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Consider
the recorded data to be the simple superposition of ``signal'' , i.e., reflection
events, and ``noise'' , i.e., multiples: . For the special case of uncorrelated signal and noise, the socalled Wiener estimator
is a filter, which when applied to the data, yields an optimal (leastsquares sense)
estimate of the embedded signal Castleman (1996). The frequency response
of this filter is
 
(1) 
where and are the signal and noise power spectra, respectively.
Abma (1995) and Claerbout (1999) solved a constrained least squares problem
to separate signal from spatially uncorrelated noise:
 

 (2) 
 
where the operators and represent tx domain convolution with
nonstationary PEF which whiten the unknown noise and
signal , respectively,
and is a Lagrange multiplier. Minimizing
the quadratic
objective function suggested by equation (2) with respect to leads to the
following expression for the estimated signal:
 
(3) 
By construction, the frequency response of a PEF approximates the inverse power spectrum of
the data from which it was estimated.
Thus, we see that the approach of equation (2) is similar to the Wiener reconstruction
process.
Spitz (1999) showed that for uncorrelated signal and noise, the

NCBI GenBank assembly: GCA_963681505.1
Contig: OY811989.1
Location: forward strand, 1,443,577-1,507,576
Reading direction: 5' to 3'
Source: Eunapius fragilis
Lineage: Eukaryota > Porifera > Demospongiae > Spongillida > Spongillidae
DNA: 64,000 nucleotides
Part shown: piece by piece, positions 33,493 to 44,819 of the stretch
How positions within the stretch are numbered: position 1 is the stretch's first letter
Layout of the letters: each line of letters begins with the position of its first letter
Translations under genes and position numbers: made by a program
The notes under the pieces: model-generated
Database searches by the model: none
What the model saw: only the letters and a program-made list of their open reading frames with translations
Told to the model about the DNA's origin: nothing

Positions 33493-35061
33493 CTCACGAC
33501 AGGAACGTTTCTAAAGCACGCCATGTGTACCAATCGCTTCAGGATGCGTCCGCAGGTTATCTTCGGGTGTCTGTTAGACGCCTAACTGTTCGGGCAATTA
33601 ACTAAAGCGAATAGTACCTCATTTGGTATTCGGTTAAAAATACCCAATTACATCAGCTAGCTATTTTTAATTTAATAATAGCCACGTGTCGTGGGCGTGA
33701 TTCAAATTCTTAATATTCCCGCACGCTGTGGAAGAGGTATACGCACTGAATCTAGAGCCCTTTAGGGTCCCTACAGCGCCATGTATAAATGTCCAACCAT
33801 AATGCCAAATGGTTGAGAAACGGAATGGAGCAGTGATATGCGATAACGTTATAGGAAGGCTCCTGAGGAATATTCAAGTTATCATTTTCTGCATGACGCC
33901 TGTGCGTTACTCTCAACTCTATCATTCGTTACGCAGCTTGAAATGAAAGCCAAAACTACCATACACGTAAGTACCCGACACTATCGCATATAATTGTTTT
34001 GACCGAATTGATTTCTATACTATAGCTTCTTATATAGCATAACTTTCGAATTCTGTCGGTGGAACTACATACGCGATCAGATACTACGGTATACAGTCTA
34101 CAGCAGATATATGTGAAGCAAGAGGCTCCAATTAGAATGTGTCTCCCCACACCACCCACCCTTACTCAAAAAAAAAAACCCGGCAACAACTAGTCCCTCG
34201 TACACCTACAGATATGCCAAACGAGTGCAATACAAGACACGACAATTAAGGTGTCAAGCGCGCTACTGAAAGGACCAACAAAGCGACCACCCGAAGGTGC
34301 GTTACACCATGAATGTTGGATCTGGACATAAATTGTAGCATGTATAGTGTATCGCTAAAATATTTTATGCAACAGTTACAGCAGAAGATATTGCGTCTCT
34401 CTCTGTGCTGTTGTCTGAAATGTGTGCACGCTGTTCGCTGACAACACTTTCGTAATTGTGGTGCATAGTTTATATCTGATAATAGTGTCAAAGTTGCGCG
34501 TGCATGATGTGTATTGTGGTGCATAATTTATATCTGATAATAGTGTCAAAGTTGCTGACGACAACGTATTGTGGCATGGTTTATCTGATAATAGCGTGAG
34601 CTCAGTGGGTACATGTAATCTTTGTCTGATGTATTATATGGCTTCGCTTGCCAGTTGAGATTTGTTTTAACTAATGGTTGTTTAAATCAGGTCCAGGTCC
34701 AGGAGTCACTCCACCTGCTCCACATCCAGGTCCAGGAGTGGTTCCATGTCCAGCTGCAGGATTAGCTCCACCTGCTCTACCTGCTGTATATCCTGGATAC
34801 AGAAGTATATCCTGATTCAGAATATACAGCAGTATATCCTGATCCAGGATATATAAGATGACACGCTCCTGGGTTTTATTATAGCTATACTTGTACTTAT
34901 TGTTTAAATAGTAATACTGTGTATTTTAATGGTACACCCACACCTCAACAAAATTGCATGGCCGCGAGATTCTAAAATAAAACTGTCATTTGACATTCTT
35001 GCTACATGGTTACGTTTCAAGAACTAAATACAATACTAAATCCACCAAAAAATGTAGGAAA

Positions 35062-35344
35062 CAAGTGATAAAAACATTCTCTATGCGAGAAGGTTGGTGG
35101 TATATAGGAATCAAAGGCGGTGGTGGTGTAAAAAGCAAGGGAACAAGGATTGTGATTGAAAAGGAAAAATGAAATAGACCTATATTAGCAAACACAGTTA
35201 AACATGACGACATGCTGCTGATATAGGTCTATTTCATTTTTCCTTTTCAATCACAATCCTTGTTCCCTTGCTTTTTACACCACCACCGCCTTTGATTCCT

signal
can be expressed in terms of a PEF, , estimated from the data
, and a PEF,
, estimated from the noise model:
 
(4) 
Spitz' result applies to onedimensional PEF's in the fx domain, but our use
of the helix transform Claerbout (1998) permits stable inverse filtering
with multidimensional tx domain filters.
Substituting and applying the constraint to equation (2) gives
 

 (5) 
Iterative solutions to leastsquares problems converge faster if the data and the model
being estimated are both uncorrelated. To precondition this problem, we again
appeal to
the Helix transform to make the change of variables or and apply it to equation (5):
 

 (6) 
After solving equation (6) for the preconditioned solution , we obtain
the estimated signal by reversing the change of variables:
.
Next: Filter estimation
Up: METHODOLOGY
Previous: METHODOLOGY
Stanford Exploration Project
4/27/2000